He shoved the paper with the address in his pocket. Then he found his little black bag with the oils and other implements for giving what once was called the last rites of the church, but were now termed the sacrament of the sick, and headed off in the direction of the Flats. Sixty-six Center Street. He’d been there before, he was sure. Only the week before, the adjoining block had burned up. It was another of those mysterious fires, on weekends mostly, that were plaguing the city recently.
On the first floor landing, there was a wall of mailboxes, common in the tenements. Little black mailboxes, some fairly rusted now, each with three or four Spanish-sounding names pasted on the outside. Must drive the mailman nuts, he thought with a grin.
The apartment he sought was on the fifth floor. There was no elevator, so he began climbing the stairs slowly. His name, by the way, was Peter Dillon. The Rev. Peter Dillon, SJ. He was 33 years old.
As he climbed the dimly-lighted stairway, he could hear muffled conversations in rapidly-spoken Spanish. In the background, over the hum of voices, there was the sound of loud Latin music. Dance music, he thought.
The fifth-floor hallway was lighted by a single low-wattage bulb, making it difficult to read the apartment door numbers. His knock was answered by a uniformed police officer, a tall young man, slender, and slightly stoop-shouldered.
“You speak their lingo … I hope,” he said.
“Yes, I speak Spanish,” he answered.
“I haven’t been able to get much out of them,” the officer continued. “Nobody seems to understand a word of English. All they do is cry, except for the old one over there.” He pointed to an elderly woman sitting off to herself in the corner of the kitchen.
“She just sits there.”
The apartment was very warm. There was almost no air coming in from the front room with the windows that opened on to the street. It was July heat. He could hear someone talking in a loud voice on the street level below.
Everybody looked frightened, He began his questioning in a quiet voice, trying to seem friendly and thereby convince everyone he was on their side.
And he was on their side.
“How did the baby die?” he asked a man who he guessed must be the father. “Who was watching, who was babysitting?”
“Suffocated,” the man told him. He looked about 24 or 25, slight in build, thin, and didn’t look very well. There were also two women, both in their 20s, Peter guessed.
One was crying softly. The infant’s mother, he assumed. The other woman was speaking softly to her. He said a few words to the one he thought was the mother, comforting words, and there was a quiet “Thank you, Father,” spoken in English.
Two children were standing nearby, a girl of about 12 and a much younger boy. They looked frightened. They, too, were at home when the baby died, at home with their grandmother, Blassina Torres Santiago, the small woman seated in the kitchen.
It was a common enough accident — that’s what Peter was calling it.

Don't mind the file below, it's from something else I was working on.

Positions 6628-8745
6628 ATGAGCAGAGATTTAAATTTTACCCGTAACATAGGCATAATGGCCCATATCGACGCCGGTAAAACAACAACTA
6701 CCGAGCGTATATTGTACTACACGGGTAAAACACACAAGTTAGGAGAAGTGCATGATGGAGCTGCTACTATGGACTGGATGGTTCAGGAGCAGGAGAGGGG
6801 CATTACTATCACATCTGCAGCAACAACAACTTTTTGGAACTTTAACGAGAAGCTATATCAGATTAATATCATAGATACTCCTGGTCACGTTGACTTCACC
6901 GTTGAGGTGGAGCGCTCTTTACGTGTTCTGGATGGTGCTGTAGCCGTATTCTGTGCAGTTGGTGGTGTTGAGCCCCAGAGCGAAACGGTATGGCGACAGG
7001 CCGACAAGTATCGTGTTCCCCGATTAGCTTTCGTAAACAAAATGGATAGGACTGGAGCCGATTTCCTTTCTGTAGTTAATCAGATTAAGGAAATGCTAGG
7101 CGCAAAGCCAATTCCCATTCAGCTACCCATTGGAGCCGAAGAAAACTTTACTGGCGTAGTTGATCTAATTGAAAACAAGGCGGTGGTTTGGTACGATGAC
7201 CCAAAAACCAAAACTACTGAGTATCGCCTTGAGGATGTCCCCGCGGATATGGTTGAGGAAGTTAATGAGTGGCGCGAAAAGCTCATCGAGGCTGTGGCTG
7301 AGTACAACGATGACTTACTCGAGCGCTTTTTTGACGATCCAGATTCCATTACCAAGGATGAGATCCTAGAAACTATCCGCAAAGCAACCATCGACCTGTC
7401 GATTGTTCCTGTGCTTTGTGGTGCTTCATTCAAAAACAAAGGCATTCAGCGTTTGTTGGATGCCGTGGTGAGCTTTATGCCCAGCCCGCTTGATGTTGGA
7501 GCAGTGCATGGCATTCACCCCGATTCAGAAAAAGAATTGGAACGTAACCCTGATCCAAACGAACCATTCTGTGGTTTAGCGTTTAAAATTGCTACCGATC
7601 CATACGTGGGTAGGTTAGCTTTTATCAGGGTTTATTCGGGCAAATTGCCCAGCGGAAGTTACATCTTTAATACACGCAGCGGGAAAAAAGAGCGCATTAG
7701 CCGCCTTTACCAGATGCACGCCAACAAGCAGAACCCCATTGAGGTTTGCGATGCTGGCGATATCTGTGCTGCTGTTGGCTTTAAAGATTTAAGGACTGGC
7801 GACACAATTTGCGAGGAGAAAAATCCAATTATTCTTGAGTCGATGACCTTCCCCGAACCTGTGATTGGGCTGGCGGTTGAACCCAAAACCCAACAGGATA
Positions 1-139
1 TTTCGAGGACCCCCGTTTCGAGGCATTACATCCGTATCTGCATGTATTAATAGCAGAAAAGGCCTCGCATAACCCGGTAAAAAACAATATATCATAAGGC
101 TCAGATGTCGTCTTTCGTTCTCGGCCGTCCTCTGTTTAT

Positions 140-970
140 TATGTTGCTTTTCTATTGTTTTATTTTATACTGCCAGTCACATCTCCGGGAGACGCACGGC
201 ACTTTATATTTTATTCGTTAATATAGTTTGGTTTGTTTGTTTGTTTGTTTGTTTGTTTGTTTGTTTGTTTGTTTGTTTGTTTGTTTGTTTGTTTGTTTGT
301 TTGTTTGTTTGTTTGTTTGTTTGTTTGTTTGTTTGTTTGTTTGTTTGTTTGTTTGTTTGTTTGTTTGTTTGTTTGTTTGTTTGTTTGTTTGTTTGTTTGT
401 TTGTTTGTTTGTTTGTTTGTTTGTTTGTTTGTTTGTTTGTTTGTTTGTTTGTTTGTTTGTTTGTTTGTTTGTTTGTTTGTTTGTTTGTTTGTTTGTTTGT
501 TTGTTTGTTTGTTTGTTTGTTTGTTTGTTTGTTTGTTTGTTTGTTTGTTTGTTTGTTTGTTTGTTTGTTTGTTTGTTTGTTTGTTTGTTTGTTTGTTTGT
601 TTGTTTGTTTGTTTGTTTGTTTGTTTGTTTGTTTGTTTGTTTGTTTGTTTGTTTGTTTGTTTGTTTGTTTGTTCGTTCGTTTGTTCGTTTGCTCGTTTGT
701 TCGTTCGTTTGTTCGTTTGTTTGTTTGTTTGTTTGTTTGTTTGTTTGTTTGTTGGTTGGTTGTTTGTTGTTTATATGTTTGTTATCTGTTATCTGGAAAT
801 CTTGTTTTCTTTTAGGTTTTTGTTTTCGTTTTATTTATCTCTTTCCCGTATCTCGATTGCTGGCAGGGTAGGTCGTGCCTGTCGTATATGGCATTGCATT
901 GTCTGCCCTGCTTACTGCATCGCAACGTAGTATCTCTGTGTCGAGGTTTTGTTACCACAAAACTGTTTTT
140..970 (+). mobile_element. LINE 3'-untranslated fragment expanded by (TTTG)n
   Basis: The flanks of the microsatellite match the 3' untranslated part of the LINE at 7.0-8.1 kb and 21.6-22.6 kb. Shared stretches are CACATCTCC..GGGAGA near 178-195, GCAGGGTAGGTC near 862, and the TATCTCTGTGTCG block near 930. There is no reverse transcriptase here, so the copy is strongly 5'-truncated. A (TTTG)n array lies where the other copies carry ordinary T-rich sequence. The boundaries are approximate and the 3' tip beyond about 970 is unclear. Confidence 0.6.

He asked to see the corpse and took from his bag oils to bless — to baptize, the still form before him. He was about to ask for a phone so that he could make calls about arrangements when a second police officer suddenly appeared. This man was in plain clothes. His name was Dineen. A bulky gray man Dineen presented as almost depressed and probably was what with the work he was expected to do lately.
“How do you see this as happening, Father?” he asked. “You speak Spanish, do you?”
You know I do, mister, Peter thought.
Peter then told Dineen what he knew, but right away, he decided he didn’t care for this police detective who so far had completely ignored the family.
“The baby suffocated, happened about two hours ago. Crib death. It seems the infant got tangled in bedclothes.” He pointed to Blassina Torres Santiago, “The old woman found the baby dead.”
“She was here alone?” Dineen asked, suddenly more interested and studying the woman. There were only two rooms in the apartment, a kitchen, and the front room where they were standing.
“Yes,” Peter answered, “except for the children.”
Dineen looked at the priest hard, as if trying to take his measure. After a long silence, he asked to see the baby. He wrote more notes in his book.
He then slipped the book into his coat pocket with kind of a finality, as if to say: Well, now, I have it all down, and I must be off.
He stood for a moment, though, studying the apartment again as if looking for something or someone that he had missed when first he came in. His eyes stopped on the old woman, still looking down at the floor. She hadn’t moved an inch. Then he asked Peter politely, “You are staying here for a little while yet, Father?”
“I think so, yes. The family needs further comforting and support.”
Dineen stood by the door that led to the hallway as if trying to make up his mind about something, maybe even deciding if he should leave. Then he spoke to Peter in barely a whisper as if he didn’t wish to be overheard, unlikely as that was in this setting since nobody spoke English. “You keep an eye on the old one,” he pointed to the woman, “the grandmother. She’s going to do something nutty.” That’s all Dineen said and. Peter thought, Just how do you know so much, a smart-ass cop who is suddenly so full of wisdom, yet knows virtually nothing of the language or culture of these people?
Peter walked a few steps down the stairs with Detective Dineen, and in the apartment downstairs, he made several calls. And while he was gone, out of the apartment for those few moments, Blassina Torres Santiago ran across the kitchen, into the front room and literally dove headfirst from the fifth-floor window that opened on to Center Street.
Raymond Abbott is a social worker and novelist.
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